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Auckland's economy: strong outlook

Joint Media Release Auckland City Council and Auckland Regional Council

Auckland's economy: strong outlook but no time for complacency

7 June 2006

Auckland's economies, which performed well in the year to March 2006, face a slowdown in 2007. But business will pick up into 2008, according to economic reports released at a launch event this morning.

The reports, jointly prepared by the New Zealand Institute of Economic Research (NZIER), show growth of 2.8 percent regionally, and 1.8 percent within Auckland city in the year to March 2006. The national growth rate for the same time was around two percent.

"The region's GDP has exceeded two percent for the fifth consecutive year and this bodes well for the region's future," says Auckland regional councillor and regional economic development forum chair Michael Barnett.

Barnett says that while the region's productivity growth over the past five years didn't compare favourably with most Australian states (with the exception of New South Wales), Auckland retains a strong outlook. "Domestic consumption will remain reasonably high, and regional domestic activity - partly the impact of on-going infrastructural investment - will have a positive influence," he says.

The regional report says the high New Zealand dollar and immigration slowdown is having an effect but that an export-led recovery was imminent - with a lag.

Regional figures to March 2006 reveal average weekly earnings of $869 per week, above the national average of $826; the average house sale price of $424,000 is 30 per cent above the national average of $325,000. They also show a younger population (relative to the rest of the country), which is estimated to reach 1.7 million by 2026.

The regional unemployment figure stood at 3.9 percent, matching the national figure to March 2006, while Auckland city's, at just over three percent, was its lowest in over a decade.

Auckland city mayor Dick Hubbard says Auckland's continued growth presents great opportunities and challenges but there is no time for complacency. "High profile events like the Rugby World Cup 2011 will force us to accelerate infrastructure developments so we can host a huge number of people, get them to the games and let Auckland shine on the world's stage."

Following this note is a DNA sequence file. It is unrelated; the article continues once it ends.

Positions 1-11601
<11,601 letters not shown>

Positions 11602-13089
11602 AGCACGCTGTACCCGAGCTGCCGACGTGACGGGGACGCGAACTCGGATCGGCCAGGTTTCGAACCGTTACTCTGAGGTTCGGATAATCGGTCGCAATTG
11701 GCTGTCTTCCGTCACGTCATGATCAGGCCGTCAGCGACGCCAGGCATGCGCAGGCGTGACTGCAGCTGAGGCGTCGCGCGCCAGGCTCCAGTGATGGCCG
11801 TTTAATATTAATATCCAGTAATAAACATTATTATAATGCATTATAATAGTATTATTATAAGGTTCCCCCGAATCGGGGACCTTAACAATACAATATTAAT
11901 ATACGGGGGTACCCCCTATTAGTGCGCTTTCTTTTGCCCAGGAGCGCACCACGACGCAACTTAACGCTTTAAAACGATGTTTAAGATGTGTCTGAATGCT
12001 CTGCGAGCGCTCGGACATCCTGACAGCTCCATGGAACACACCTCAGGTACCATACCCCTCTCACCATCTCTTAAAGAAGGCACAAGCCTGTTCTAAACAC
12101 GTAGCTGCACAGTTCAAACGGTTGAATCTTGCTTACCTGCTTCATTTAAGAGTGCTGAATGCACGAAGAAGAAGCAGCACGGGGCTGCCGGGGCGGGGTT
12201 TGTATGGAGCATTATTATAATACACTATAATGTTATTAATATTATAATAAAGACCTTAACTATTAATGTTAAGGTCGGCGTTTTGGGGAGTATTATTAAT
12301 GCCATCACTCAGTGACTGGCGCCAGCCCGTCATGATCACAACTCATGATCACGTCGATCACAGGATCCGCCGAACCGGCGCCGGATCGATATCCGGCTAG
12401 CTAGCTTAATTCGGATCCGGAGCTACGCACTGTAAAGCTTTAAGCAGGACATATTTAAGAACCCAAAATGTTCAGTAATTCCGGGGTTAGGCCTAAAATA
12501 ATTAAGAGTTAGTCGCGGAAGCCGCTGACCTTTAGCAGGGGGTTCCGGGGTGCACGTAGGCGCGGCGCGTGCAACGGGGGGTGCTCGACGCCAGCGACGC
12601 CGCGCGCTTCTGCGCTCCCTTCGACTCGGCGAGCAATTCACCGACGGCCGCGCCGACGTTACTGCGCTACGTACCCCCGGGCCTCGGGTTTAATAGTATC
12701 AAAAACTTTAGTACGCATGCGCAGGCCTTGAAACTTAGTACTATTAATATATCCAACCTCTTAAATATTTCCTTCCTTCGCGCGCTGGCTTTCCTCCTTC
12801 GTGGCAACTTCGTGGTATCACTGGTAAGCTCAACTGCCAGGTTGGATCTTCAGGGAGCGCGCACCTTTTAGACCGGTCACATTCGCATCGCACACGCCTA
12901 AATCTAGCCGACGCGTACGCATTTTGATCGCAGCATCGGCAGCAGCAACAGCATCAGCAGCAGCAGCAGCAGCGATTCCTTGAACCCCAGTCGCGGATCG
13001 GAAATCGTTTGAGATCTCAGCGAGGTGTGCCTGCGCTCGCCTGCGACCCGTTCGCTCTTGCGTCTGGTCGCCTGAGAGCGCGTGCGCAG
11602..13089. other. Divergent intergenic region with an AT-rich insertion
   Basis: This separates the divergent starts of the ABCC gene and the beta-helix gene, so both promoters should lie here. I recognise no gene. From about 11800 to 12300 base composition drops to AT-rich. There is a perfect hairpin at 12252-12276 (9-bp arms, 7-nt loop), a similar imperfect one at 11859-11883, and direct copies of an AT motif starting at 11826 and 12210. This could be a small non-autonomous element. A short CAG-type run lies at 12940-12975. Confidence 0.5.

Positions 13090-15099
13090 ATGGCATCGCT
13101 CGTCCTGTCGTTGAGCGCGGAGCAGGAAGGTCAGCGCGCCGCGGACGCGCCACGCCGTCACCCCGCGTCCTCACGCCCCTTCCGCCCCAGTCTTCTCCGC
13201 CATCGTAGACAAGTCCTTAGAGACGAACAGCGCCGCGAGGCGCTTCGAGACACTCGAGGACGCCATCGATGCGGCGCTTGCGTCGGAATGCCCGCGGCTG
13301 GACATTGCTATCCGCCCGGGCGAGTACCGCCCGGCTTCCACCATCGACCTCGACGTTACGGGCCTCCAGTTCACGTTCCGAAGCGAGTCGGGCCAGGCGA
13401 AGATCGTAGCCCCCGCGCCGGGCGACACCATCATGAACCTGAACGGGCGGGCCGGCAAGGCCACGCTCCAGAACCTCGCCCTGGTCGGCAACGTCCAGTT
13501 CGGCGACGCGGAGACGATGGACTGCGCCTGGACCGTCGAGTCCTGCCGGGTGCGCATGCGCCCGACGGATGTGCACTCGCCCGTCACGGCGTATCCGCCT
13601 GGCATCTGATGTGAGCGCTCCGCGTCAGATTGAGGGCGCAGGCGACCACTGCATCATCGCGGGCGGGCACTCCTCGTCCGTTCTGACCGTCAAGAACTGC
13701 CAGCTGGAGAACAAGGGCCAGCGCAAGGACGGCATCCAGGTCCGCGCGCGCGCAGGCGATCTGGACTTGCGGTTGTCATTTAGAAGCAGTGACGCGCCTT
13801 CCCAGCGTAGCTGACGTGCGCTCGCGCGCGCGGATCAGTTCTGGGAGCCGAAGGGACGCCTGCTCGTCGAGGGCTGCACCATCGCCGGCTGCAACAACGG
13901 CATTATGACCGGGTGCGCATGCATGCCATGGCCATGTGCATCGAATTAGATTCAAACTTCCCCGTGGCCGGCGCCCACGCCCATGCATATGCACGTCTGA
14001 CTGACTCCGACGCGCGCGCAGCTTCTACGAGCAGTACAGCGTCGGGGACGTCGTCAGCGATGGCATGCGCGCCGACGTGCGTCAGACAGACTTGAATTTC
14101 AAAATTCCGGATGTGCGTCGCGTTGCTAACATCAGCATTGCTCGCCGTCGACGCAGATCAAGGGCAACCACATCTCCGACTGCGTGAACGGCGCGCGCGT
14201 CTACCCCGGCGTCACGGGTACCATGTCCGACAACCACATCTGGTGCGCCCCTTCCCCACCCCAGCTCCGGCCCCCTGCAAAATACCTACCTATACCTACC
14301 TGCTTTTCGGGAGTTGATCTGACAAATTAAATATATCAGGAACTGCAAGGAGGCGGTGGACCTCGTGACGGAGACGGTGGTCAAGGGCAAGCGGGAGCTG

Auckland city continues to play a dominant role in the regional economy, contributing around 50 percent of GDP and 17 percent of New Zealand's employment. Auckland city also plays a specialised role regionally, with its concentration of professional services, the creative and information and communications technology industries. Mayor Hubbard says his council is committed to addressing infrastructure needs and supports sustainable economic growth.

A guest speaker at the launch, Infratil executive Tim Brown urged increased private funding of infrastructure, and a strong public sector focus on outcomes. He said there were fundamental differences in private and public sector perspectives.

Brown says Infratil's recent investment in Auckland's Stagecoach bus and Fullers ferry operations was based on a belief that doubling public transport patronage would help create a win-win situation: "A successful New Zealand has to encompass a successful Auckland and we want to play a part in what is going to be New Zealand's only world class city-region."

The Auckland region was, earlier this year, judged the fifth best place to live on the planet by the Mercer quality of life index, ahead of Melbourne and Sydney, while the World Bank rates New Zealand first in the world for ease of doing business and protecting investors.

The Auckland Regional Council (ARC) has progressively adopted a more involved role in economic development. Recently, ARC established AucklandPlus, the region's official investment agency, dedicated to promoting the region's business and investment opportunities worldwide. AucklandPlus exists to implement key elements of the Auckland Regional Economic Development Strategy, which is the region's statement of intent for building an internationally competitive, inclusive economy.

ENDS

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